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New Bedford Whaleboat by PJG - FINISHED - Model Shipways - 1:16 - First nautical build


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A few more small things and a little history

 

As I mentioned early on in this log, I picked this boat because I had become aware of ancestors who served on whale ships out of several New England whaling ports and aboard many ships (including the Morgan). I wanted to associate this boat with a specific ancestor and the ship he sailed on. Given the 1850-1870 general window for this particular style of boat I went with the Adeline which he was aboard in 1856. I don't have any information as to the design of the ship's flag but found enough examples from other ships active during this period to make an educated guess. I don't have any proof that whaleboats flew any type of marking pennants atop their masts or individualized their waifs to sort out their kills from those of other boats but given the level of activity during this "peak" period it doesn't seem too far-fetched. Regardless of historical evidence/accuracy, my boat flies Adeline's colors! 

 

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Once weathered and displayed, these should add a nice pop of color/interest.

 

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I ended up making the center board from 3 individual pieces rather than the single piece die-cut offered in the kit. The plans also show a lead weight inserted into the middle board which I made from Sculpey clay. I'm assuming that these center boards had to have had some kind of reenforcing structure (iron rods running from top to bottom through each board?) unless there's some kind of fancy nailing/joinery that could hold boards together end-to-end like this. These things must have undergone a lot of stress beneath a tacking boat. 

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OK, we have a few nearby Michael's so I'll see if I can make up a small assortment. Thank you for the help. The flags are really sharp. Is that a textile?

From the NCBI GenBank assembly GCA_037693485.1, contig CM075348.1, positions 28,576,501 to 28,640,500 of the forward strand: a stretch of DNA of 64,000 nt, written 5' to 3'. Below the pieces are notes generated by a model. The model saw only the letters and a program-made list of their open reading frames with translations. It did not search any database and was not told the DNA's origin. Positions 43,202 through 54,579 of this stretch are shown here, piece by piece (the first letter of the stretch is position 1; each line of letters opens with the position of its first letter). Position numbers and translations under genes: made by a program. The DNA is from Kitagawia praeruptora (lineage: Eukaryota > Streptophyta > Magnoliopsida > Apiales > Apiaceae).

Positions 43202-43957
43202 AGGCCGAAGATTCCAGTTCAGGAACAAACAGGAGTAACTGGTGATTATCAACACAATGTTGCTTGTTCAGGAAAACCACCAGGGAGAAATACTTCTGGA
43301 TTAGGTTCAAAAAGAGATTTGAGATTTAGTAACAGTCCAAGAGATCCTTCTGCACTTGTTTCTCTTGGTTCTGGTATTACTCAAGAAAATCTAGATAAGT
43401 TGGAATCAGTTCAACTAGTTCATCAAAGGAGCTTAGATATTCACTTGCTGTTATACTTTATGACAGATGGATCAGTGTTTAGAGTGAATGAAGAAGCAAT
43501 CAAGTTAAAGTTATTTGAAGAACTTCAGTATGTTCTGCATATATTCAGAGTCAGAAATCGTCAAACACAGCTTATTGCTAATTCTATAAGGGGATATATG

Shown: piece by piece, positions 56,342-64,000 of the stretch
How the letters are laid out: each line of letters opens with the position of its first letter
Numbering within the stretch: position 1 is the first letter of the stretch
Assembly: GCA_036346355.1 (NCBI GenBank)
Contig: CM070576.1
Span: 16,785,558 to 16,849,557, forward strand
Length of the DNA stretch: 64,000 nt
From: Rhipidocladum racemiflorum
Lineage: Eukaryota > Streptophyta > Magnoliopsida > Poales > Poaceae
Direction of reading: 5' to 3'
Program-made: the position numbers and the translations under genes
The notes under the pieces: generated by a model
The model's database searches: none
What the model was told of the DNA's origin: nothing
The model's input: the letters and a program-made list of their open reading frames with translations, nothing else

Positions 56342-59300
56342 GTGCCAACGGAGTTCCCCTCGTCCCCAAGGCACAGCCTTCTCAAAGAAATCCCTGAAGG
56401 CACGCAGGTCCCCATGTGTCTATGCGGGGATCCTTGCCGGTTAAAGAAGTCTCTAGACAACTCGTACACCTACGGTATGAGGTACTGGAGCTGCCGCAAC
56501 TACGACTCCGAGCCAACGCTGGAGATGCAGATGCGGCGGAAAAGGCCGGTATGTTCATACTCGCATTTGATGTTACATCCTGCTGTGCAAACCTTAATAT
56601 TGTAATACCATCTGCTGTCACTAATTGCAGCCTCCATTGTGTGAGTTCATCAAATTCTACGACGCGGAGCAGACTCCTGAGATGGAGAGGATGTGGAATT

Is the Adeline the same ship as the Adeline Gibbs? The later has it's logs digitized at the Martha's Vineyard Museum.

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12 hours ago, Mike_In_RI said:

The flags are really sharp. Is that a textile?

Thanks...they're made from the material that came in the kit for the sail. 

12 hours ago, Mike_In_RI said:

Is the Adeline the same ship as the Adeline Gibbs? The later has it's logs digitized at the Martha's Vineyard Museum.

It looks like the Adeline Gibbs is a different ship. I checked the crew lists for the years in question and my guy doesn't appear. I do appreciate the heads-up to another great resource though!

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Knowing when to stop

 

My tendency with all things creative is to keep doing "one more thing" until I've made a mess of it. The good news is, I'm going to break that habit with this model. I struggled a bit with the decision to not include the sail on this boat but after spending some time with and without my paper mock-up in place, I decided l much preferred the sail-free look. I may revisit that at some point in the future but for the moment, this build is officially done. Thanks to everyone who took the time to drop in, have a look, make encouraging comments and show interest in general. It's much appreciated.